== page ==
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Typography

Hey, what’s your sign?

Well, if it’s in Sedona, it best meet height, size, color and style regulations in order for it to be legal. But what it takes to meet those standards is in the process of being revised.


The city of Sedona is in the midst of updating its 20-year-old sign code. During recent Planning and Zoning as well as City Council meetings, the part of the code that has by far drawn the most discussion has been in regard to off-premises signs. Those are small signs directing people to such things as open houses, garage sales, art showings or special events.

A city report states that the need for an update has been discussed for quite some time, and was identified as a council priority several years ago. A few months into the update process, the project was put on hold due to a U.S. Supreme Court case involving how cities may regulate signs, Reed v. Town of Gilbert. Essentially, the court stated that a city cannot regulate signs based on the content of a sign but can regulate such things as location, height, material, lighting, size and function.

The city code states that the only off-premises signs that are allowed are for garage sales and real estate open houses. But due to the ruling, cities are now faced with an all-ornothing scenario when it comes to these types of signs. While this part of the sign code has received the most attention, the rest of the code is very lengthy and is also in the process of being updated.

City Council heard many of the recommended updates during its June 14, meeting. At its March 30 meeting, the Planning and Zoning recommended approval of the updated sign code by a 4-2 vote with the majority in favor of banning all off-premises signs.

Commissioner Gerhard Mayer and Larry Klein were the dissenting votes, stating their reason for opposition as being due to the prohibition of off-premises signs. The commissioners were unanimous on the remainder of the code.

No action was taken on June 14 and additional workshops are planned before council will vote on the matter.

“I’m hoping council agrees that this is something we need to take some time with,” Mayor Sandy Moriarty said. “We need to take our time and get this right. It is a difficult issue to deal with. It’s being kind of forced on us whether we want to do something or not. But, we have to.”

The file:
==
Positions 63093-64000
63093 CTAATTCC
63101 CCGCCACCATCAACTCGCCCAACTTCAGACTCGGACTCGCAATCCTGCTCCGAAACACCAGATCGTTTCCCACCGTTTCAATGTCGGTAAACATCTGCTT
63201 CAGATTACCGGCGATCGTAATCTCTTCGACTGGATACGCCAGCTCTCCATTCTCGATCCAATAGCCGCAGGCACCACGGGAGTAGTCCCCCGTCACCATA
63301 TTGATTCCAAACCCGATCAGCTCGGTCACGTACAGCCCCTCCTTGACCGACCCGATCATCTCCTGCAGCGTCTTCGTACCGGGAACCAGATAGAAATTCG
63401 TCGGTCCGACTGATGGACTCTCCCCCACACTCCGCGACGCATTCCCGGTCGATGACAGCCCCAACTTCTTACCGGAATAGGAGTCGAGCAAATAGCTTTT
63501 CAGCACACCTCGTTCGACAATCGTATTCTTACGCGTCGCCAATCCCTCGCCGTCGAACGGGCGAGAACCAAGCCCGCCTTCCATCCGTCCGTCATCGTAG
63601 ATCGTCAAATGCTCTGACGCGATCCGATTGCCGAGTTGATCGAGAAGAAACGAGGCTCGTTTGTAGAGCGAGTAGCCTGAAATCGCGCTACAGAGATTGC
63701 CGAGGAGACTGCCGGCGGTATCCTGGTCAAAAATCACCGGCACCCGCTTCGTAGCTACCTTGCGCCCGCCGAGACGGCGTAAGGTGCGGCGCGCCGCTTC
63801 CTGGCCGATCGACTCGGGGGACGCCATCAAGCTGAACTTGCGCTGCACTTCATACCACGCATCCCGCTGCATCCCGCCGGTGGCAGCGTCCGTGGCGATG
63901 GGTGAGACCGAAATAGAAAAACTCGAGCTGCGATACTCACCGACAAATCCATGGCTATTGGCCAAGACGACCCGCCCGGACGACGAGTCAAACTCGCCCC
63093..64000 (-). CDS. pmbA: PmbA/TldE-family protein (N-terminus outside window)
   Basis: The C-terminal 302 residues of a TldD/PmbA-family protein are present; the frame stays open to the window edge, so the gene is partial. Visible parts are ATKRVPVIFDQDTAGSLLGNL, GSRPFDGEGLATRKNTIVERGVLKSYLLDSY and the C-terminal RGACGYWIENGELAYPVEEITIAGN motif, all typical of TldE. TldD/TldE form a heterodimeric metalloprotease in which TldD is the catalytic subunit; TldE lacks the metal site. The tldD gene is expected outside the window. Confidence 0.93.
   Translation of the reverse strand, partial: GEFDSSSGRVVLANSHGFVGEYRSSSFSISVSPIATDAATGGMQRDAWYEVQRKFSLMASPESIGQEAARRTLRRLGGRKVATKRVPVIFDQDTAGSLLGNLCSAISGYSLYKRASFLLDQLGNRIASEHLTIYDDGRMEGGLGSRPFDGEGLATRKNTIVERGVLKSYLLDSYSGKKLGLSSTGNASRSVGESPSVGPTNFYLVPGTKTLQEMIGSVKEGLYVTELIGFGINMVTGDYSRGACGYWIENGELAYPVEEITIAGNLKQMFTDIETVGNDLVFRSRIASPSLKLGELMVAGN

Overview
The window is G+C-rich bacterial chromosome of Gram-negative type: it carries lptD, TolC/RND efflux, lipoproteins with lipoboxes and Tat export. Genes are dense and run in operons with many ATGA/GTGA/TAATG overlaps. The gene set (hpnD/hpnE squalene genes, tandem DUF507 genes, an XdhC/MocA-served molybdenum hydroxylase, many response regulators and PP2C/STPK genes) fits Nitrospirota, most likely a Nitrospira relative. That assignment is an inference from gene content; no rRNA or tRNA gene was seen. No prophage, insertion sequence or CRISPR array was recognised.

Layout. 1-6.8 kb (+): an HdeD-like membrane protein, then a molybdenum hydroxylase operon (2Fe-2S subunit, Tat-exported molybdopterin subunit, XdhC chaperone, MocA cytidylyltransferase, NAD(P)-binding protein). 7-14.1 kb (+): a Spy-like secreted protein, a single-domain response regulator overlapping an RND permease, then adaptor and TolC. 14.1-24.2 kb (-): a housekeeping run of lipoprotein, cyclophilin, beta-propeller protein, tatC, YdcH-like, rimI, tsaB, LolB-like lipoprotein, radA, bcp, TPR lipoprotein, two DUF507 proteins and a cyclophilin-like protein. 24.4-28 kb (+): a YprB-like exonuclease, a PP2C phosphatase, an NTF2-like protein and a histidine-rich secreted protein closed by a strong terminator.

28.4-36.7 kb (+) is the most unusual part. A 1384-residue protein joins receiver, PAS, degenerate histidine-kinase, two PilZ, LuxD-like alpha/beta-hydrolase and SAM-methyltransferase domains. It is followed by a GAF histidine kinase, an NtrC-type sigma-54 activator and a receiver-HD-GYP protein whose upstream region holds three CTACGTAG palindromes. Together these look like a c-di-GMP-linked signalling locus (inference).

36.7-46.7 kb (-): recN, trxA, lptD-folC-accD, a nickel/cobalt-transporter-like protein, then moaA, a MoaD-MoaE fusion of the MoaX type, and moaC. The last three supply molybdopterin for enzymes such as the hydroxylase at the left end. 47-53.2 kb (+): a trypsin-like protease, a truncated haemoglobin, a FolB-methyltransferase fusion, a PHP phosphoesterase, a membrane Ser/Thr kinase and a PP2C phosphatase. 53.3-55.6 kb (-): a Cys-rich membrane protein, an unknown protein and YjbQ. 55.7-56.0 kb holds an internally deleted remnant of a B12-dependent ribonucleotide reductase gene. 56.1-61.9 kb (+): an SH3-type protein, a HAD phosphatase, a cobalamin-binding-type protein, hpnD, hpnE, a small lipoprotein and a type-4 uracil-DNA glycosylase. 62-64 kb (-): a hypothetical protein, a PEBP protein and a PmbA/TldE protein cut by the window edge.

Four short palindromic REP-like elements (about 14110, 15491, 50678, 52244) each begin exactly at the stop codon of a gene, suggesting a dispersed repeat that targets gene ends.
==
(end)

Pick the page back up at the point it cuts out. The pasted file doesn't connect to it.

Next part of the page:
According to senior planner Cari Meyer, the proposed changes to the sign code can be broken into the following categories:

  • Content-neutral regulations
  • Design and sign quality standards
  • State Route 89A character district sign standards
  • Legibility and readability standards
  • General clarifications

Meyer said one of the most common comments the city receives in regard to signs is in relation to the quality of signs. Changes have been proposed to the master sign plan, which establishes the parameters of the size, number, location and design of all signs within a property or development site.

This ensures consistent signage throughout a single development and can provide a tool to address situations where strict application of the city’s sign regulations does not address site conditions, Meyer said.

Currently, master sign plans are only required for new development, do not give any ability to deviate from the standards and amendments are allowed as long as the new plan complies with the basic sign standards. This means that older shopping centers are not required to have master sign plans.

In addition, Meyer said existing developments with these plans can easily make changes that may deviate from the original intent of the sign plan to have consistent signage throughout a development.

In addition, this can limit creativity in sign design and does not allow a way to effectively address challenging sign situations for specific developments. Staff and planning and zoning are recommending to only require master sign plans for new development and redevelopment, and incentivize the creation of master sign plans for existing development.

Incentives could include reduced sign permit fees, expedited permit review, and greater flexibility in sign standards. Sign plans adopted for existing development and redevelopment projects would apply when a change is made to an existing sign or a new tenant moves in.

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